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Ofcom bend the truth again. Can we trust them? (Read 10,481 times)
kk
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Ofcom bend the truth again. Can we trust them?
Jan 2nd, 2005 at 4:33pm
 
Yet again I find myself responding to an unnecessarily complex and prolix Ofcom Consultation Document, written in such away as to deter most readers from responding; ever if they are aware of its existence.  Before release, drafts of these consultation documents are clearly sent to a special “Ofcom Obfuscation Department”, who remove any hint of brevity, clarity and logical thought.  Some parts of the documents are untrue. Ofcom have appointed a “Consultation Champion”,  I would ask him to collect together a random selection of  Ofcom employees and give them a few consultation documents to respond to. The results should be interesting.  

At the time of writing, even the email (consult@ofcom.org.uk) and response fax number (020 7981 3333) are well hidden on the Ofcom site.  

Ofcom’s states: “Ofcom exists to further the interests of citizen-consumers as the communications industries enter the digital age.”  (see web: http://www.ofcom.org.uk/about_ofcom/)

Quoting from the OFCOM document: “NTS – Options for the future –A summary”
Industry Concerns.       ….  From time to time, BT changes its local and national retail call prices to stay competitive with other phone companies. When BT changes these retail call prices, it must also change its prices for 0845 and 0870 calls. This is because, under our current rules, 0845 calls must be priced (before call packages and discounts) at BT’s standard local retail price for BT customers. The price of 0870 calls is linked in a similar way to the price of a national call for BT customers. When BT reduces the prices of 0845 and 0870 calls, there is less money to share with the terminating operator and the NTS service provider. This is especially serious for internet service providers whose services are paid for entirely from call revenues and who are finding their profits squeezed by falling prices.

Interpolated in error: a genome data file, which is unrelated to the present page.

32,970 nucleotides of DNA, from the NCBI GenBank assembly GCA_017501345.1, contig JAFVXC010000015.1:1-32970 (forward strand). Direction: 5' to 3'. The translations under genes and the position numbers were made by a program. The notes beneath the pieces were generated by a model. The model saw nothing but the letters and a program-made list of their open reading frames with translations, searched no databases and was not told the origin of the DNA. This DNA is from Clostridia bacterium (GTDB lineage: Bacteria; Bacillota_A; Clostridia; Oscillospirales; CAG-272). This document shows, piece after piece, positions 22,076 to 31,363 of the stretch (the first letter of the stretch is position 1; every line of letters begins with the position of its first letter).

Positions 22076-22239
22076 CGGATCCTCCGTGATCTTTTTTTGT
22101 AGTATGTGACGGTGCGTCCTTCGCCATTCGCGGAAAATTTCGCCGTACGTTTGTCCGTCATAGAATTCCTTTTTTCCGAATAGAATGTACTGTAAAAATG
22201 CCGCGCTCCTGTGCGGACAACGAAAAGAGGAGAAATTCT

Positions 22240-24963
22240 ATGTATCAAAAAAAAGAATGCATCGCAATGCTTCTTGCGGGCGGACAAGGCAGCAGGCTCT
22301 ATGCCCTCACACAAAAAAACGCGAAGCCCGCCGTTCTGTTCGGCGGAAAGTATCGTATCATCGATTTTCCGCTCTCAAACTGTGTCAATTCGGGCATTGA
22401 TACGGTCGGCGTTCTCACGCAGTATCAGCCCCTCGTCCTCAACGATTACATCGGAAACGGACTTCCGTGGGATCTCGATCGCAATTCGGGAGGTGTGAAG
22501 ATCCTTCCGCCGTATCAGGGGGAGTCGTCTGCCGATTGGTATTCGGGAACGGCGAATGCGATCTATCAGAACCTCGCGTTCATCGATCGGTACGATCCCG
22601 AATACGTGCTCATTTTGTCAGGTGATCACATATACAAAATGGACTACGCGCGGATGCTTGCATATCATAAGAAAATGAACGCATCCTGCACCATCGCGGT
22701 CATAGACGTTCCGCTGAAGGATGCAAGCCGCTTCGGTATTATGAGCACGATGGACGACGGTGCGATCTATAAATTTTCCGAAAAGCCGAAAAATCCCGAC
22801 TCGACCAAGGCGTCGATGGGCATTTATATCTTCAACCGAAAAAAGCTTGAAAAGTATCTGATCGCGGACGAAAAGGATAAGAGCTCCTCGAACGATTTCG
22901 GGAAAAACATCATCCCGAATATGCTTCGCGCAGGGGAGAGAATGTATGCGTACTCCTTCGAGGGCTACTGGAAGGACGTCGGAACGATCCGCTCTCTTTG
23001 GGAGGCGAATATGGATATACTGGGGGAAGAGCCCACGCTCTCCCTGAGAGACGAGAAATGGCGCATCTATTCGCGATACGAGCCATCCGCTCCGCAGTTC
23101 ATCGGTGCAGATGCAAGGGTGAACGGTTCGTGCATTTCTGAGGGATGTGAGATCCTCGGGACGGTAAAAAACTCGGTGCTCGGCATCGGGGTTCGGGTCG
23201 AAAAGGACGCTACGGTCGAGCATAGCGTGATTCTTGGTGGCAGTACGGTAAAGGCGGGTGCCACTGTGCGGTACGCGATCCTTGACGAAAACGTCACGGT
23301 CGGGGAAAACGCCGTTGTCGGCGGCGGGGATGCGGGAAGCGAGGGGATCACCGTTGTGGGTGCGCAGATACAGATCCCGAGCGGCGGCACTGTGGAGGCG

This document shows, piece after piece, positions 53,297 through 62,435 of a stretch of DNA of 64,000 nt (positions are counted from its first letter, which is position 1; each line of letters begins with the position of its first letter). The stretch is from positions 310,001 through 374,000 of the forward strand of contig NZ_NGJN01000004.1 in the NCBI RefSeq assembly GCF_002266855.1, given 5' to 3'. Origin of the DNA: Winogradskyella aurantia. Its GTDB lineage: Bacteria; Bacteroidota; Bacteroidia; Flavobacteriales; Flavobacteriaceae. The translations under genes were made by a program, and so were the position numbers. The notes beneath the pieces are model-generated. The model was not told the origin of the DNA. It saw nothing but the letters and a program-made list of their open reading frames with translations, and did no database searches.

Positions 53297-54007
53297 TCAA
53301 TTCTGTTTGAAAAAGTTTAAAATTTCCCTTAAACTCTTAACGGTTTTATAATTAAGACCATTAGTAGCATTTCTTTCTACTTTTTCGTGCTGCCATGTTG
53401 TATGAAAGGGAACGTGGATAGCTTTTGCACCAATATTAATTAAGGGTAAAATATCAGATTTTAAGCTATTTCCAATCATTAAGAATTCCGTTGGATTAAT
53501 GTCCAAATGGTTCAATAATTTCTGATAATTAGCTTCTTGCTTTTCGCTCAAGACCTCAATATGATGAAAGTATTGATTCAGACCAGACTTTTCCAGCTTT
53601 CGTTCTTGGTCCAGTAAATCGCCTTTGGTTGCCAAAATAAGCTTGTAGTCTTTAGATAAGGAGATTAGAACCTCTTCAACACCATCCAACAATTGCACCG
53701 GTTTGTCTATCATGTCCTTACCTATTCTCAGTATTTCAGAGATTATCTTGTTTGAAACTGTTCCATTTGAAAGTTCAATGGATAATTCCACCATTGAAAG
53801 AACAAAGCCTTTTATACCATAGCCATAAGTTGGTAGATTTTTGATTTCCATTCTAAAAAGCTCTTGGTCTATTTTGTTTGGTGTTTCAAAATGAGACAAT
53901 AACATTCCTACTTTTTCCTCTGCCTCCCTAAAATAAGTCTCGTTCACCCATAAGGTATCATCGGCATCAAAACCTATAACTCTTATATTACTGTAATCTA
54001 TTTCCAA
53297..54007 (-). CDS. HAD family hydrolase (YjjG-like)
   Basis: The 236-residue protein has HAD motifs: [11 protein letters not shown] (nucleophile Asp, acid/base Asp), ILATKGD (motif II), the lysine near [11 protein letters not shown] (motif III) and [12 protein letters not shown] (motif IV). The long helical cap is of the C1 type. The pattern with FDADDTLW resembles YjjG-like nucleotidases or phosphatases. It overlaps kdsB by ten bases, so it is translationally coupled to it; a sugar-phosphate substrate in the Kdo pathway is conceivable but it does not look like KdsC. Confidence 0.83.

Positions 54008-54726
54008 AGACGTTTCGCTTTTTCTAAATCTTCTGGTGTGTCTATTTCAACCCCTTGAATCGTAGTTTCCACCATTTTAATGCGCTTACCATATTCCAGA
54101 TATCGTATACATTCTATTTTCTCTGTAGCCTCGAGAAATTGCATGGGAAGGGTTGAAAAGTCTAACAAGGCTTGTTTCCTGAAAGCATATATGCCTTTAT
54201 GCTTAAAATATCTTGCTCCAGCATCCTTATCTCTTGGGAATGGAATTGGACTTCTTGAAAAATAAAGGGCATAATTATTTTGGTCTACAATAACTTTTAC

This plainly is an untrue statement and the argument illogical. Local and National rate calls are combined and both cost the same, the BT UK Universal Rate is 3p/min.  0870 calls cost 7.5 p/min and did not change to 3p when the BT UK Universal Rate changed.

Sir Walter Scott (1771 – 1832) may well have had the equivalent to an Ofcom consultation document and the “08” numbering system in mind when he wrote:
“O what a tangled web we weave, When first we practice to deceive.”

The solution to “Industry Concerns” (above) is to prohibit all revenue sharing from the 08 category completely. All 08 numbers should be put on the same footing as 01 and 02 numbers.  Organisation not interested in revenue sharing would continue to use their existing 08 number which would cost callers from 3p to 0p/min depending on their telecom provider.  Organisations who have to have a share of the revenue to exist, should move to an appropriate 09 category, where call charges could be set in the range 1p to 150p/min.  The costs to the consumer would be transparent for all to see, if the cost was set too high, market forces would decide who survived.  The 09 classification was set up for revenue sharing and ICSTIS regulation would automatically apply.  

Note: consultation response to be sent to Ofcom by 5pm 7 Jan 05
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« Last Edit: Jan 2nd, 2005 at 9:27pm by Forum Admin »  

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Dave
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Re: Ofcom bend the truth again. Can we trust them
Reply #1 - Jan 2nd, 2005 at 5:32pm
 
Completely aggree kk.

If Ofcom created 0844/0871 to provide TCPs and SPs revenue certainty, why have they not moved over, as Ofcom competition theory states? Simple, number changes should not be necessary and businesses (and consumers) don't like them.

So what they are doing (by proposing option 2) is admitting that it [the need to change number to vary price] doesn't really work and are forcefully introducing this 0844/0871-type framework!
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« Last Edit: Jan 2nd, 2005 at 9:28pm by Forum Admin »  
 
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Re: Ofcom bend the truth again. Can we trust them?
Reply #2 - Jan 2nd, 2005 at 10:52pm
 
KK
I have been to the OFCOM website.
How the devil (I'll put it mildly) do you send a response to a consultation document?
Can you send an email and if so what do you have to put in the email and where do you send it?
And why, oh why, do they have to make it so difficult. Anybody would think they don't want any responses and that can't be right, CAN IT? Grin
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kk
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Re: Ofcom bend the truth again. Can we trust them?
Reply #3 - Jan 3rd, 2005 at 12:22am
 
You can send your response by email to Ofcom at: consult@ofcom.org.uk (or by fax or by post).   If possible, you should include an Ofcom cover sheet, which you can get from the Ofcom web site, or paste it into a WORD document and send it as an attachment by email.

Alternatively “copy” and “paste” the cover document I have reproduced below into your email, add details such as your name, address and title of the response then add your response below it.  Indicate if you wish to keep anything confidential.

The two response titles are:

1    NTS – Option for the future.